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Learning from the Samurai: Being Tessen Ready

What is a tessen? In Japanese samurai tradition, a tessen is a folding fan designed in a fashion that has multiple uses. Samurai could take these fans to places where swords or other weapons were not allowed. Tessens were used to fend off knives and darts, as a throwing weapon, and as an aid in swimming. The life of a samurai was one of ingenuity, awareness, and foresight in a world where safety and diplomacy were essential for survival. Although we do not live in this world, the concept of the tessen is something I would like you to consider. In a day and age where anything can happen, from the everyday to the extraordinary, what would it take to help you feel as ready for any situation as a samurai with their tessen? Are you fostering and exercising a mindset of flexibility and spontaneity? Like the three functions mentioned earlier, consider these ways you can be ready for the day:

  • Fending off stressors. What is in your mental health tool box to help cope with the proverbial knives and darts of the world? Is it a mantra, religious text, or wise saying? Something you wear or have in your pocket to help emotionally center you? Have that resource or thought on standby when you start your day.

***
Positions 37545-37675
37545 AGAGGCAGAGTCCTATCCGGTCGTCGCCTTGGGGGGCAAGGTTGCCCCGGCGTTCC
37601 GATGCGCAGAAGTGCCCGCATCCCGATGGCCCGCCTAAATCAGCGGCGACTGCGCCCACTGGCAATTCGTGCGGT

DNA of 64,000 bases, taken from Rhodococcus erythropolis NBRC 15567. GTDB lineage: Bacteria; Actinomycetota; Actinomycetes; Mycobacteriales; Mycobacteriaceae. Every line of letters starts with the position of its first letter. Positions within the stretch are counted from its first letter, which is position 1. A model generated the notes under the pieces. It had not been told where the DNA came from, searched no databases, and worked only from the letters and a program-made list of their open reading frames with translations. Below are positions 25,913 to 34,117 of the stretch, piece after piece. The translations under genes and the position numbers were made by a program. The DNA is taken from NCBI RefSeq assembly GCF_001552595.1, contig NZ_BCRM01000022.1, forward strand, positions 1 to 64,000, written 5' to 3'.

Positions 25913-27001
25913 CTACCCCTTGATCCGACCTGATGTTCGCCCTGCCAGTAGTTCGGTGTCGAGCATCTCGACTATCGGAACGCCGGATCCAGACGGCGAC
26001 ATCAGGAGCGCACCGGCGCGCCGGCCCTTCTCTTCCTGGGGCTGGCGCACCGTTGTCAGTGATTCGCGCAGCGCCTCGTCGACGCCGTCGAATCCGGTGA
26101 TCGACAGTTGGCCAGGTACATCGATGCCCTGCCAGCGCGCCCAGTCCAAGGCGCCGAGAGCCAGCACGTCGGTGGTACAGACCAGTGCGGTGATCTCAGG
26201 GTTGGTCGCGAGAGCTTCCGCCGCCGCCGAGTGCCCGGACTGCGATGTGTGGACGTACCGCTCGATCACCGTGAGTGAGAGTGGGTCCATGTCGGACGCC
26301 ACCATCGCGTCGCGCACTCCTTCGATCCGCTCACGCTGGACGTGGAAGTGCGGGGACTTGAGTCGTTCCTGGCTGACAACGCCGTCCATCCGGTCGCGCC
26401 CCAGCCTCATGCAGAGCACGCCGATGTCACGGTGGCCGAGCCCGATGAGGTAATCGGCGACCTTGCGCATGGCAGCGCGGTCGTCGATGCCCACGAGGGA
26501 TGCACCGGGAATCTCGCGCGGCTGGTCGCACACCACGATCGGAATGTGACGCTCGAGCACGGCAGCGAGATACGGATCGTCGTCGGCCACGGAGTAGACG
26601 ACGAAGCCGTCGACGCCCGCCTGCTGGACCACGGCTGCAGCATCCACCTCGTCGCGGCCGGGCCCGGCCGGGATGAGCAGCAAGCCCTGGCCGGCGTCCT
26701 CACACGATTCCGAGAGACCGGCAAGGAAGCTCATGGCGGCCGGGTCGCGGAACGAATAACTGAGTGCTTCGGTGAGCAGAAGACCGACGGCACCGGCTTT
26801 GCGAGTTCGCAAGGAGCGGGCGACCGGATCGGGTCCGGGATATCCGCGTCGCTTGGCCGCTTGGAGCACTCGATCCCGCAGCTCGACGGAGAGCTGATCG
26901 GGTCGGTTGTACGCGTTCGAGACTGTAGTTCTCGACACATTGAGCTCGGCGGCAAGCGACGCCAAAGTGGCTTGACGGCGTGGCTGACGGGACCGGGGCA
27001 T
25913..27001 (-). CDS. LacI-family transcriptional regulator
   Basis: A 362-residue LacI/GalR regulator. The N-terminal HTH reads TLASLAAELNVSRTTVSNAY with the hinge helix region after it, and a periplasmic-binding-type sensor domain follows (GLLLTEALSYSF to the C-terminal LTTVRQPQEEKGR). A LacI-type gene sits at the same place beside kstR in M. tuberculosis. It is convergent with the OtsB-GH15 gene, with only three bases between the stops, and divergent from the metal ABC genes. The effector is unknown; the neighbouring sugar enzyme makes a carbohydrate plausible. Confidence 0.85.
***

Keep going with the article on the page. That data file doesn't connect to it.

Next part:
• Making your needs known. Take time to be aware of your needs. If your needs aren’t being met, consider sharing those needs with someone you trust or respect—maybe a supervisor, coworker, spouse, partner, or close friend. When your needs are made known, others have the opportunity to engage and provide support.

  • Reaching out for help. Like the fan being used as a swimming aide, what are the ways and who are the people/supports you can utilize to get out of a challenging situation? As you develop that list, keep it handy. Maybe put those supports on your phone favorites list or keep a running list of ways you can feel supported. 


Lou Lim is a licensed mental health counselor and registered expressive arts therapist (REAT) with a master's degree in Expressive Therapy and Mental Health Counseling from Lesley University. He is a member of the International Expressive Arts Therapy Association and on the committee for REAT credentialing. He has 13 years of experience in counseling and expressive therapy working with children, adolescents, teenagers, adults, and retirees.

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